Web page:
In March of this year, I was in Capetown on a long-desired trip to South Africa. My daughter texted me. “Stevie Wonder is going to be in concert in London in July,” she said. “It might be my last chance to see him live (her first too).” I’m not sure why she thought that, but it didn’t seem strange to me at the time. Maybe because I’d lost several people I was attached to in the preceding months. “Do you want to go?” “Shall I get tickets?”
It struck me as such a wild idea. “Yes,” I said.
Every part of me fired thrilling at such a spontaneous leap. Her brother signed on too, and she planned to take her four-year-old son, who inspired the idea. He’d come home from school with a harmonica, excited to play it for her. She, in turn, introduced him to Stevie Wonder’s music, including Fingertips, to which he danced his heart out, then pleaded “Take me to see him, mommy. Please.” There began her search for Stevie’s concerts. But moments after my sign on, she and I realized that massive bodies in Hyde Park and prolonged standing would not work for my grandson. Days later, my daughter invited her godmother, my dear friend, unaware at the time that the concert was on my girlfriend’s birthday. My daughter wanted to share the joy of this wild, beautiful thing we were going to do because of the major challenges my girlfriend had faced in recent months. Spending time with my adult children, one in her 40’s the other in his 30’s, both leading busy lives, along with my girlfriend, held appreciable space in the sparkle of this untamed thing.
And then there was Stevie, accompanied on stage by two of his back up sistah singers, his body hefty now.
I experienced a flash of unsteadiness about him but it left me, not to return. There I stood, privileged to be with three of my beloved family members amidst a swelling of humanity, 65,000 strong, the kind of setting I usually avoid. Sweet Honey and the Rock, and Regina Carter, the exceptions before Stevie, and still, far from this scale. My girlfriend had tied up her African locks after I complained about being hit in the face with them as she turned her head side to side her arm in the air, her hand circling as she sang with abandon the lyrics to nearly every song the D.J. played between Lionel Richie, special guest, and Stevie.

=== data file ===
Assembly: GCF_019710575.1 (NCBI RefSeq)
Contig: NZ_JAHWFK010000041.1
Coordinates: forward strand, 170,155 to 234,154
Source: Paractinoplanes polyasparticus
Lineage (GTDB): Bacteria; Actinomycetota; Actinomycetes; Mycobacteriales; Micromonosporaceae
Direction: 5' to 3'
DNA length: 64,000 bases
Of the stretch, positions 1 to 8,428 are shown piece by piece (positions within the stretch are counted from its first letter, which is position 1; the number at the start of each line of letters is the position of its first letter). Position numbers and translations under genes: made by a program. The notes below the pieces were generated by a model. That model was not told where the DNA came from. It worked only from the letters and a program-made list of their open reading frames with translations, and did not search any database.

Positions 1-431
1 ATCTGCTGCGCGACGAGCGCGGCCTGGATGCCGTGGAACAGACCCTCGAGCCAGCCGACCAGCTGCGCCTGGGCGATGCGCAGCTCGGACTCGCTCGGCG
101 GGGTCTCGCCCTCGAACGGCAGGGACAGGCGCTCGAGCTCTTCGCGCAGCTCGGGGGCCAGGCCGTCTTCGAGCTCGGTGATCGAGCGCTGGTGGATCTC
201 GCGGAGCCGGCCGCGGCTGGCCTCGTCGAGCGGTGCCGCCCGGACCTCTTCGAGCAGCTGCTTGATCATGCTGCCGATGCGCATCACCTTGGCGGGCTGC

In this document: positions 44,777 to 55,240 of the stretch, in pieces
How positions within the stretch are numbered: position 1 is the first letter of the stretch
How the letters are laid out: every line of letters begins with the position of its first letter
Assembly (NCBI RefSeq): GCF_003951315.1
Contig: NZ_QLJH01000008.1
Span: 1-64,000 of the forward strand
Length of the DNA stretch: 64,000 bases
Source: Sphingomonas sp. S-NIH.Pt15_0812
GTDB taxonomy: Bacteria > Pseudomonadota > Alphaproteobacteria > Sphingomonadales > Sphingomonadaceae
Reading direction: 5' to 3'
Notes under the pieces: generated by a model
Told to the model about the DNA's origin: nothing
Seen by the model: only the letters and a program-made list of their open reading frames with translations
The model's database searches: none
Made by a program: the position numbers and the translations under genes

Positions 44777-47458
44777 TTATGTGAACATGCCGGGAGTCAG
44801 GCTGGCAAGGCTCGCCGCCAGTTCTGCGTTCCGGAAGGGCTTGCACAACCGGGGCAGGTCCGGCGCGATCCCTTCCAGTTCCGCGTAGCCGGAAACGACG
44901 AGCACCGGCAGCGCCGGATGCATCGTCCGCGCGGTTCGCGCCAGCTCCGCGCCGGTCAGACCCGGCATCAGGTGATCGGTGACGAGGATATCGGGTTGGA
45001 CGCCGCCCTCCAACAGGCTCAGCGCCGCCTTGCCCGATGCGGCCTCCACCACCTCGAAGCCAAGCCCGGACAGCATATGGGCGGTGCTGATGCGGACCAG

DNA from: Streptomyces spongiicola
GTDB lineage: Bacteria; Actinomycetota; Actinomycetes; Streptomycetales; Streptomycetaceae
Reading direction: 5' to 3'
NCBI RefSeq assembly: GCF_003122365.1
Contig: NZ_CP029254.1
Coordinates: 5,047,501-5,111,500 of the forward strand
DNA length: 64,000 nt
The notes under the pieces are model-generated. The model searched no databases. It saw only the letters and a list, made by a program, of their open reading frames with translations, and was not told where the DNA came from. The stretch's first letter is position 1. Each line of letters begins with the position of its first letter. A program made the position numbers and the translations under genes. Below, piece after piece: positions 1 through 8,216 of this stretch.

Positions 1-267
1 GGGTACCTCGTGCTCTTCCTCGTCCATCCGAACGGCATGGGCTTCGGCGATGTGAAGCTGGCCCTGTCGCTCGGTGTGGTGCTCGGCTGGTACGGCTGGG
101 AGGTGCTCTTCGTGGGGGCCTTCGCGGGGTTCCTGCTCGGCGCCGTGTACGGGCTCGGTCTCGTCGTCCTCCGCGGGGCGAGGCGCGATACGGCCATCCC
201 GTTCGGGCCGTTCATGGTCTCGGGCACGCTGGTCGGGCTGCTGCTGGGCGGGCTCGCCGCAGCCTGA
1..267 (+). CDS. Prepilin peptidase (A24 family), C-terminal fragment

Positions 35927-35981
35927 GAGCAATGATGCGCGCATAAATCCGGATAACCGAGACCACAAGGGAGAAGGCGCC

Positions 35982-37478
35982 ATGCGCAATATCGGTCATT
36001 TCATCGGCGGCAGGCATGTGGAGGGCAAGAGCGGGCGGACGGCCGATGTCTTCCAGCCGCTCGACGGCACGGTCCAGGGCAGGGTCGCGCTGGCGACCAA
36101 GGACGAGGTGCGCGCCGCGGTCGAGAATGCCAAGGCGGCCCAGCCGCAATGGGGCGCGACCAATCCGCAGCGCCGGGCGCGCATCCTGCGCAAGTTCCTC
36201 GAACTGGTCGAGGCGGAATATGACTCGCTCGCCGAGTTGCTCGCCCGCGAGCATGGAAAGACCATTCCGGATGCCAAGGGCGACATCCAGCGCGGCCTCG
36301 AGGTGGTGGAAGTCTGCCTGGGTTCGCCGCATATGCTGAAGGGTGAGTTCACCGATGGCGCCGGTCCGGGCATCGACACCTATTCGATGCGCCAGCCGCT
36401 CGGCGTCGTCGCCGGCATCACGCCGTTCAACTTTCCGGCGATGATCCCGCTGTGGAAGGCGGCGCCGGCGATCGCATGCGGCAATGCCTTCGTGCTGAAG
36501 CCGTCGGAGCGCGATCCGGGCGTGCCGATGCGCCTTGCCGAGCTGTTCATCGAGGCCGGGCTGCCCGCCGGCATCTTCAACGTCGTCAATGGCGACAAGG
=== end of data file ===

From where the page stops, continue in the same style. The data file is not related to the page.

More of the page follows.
But there is nothing like beholding an artist perform live.
Feeling and taking in Stevie’s tenderness, his musical genius and loving spirit, his voice clipped at the edges but still his, his slamming band and back up singers — all moving through me, poignant as the touch of Grace. Moving through us. I turned to look at my daughter, moving her head, her eyes closed, her lips in a sublime smile. My son’s eyes were fixed straight ahead, his pleasure revealed in the upturned edges of his lips. At one point, a Black woman Brit standing near me said, “He doesn’t look well,” referring to Stevie. I did not doubt her, though I didn’t see what she saw. Stevie just kept giving, song after song for two hours, moving on his own from piano to keyboard to slide guitar, with one short DJ break, Stevie remaining on stage. He even validated “the bullshit” in our world, the need for change. Then, as we stood undaunted in the drizzle that had begun, he shared that he needs a kidney, that he has a donor, and will do three more concerts then “take a break.” Worry rolled up, how long will it take for him to do the three concerts? Should they come first?
As Stevie said at one point, “I can’t do all these songs,” reminding me of just how prolific he’s been. I hoped he’d sing Ribbon in the Sky. But as we eased out of Hyde Park that night I realized Stevie is a Ribbon in the Sky, and that going with wild things, near or far from home, can be so nourishing of the soul.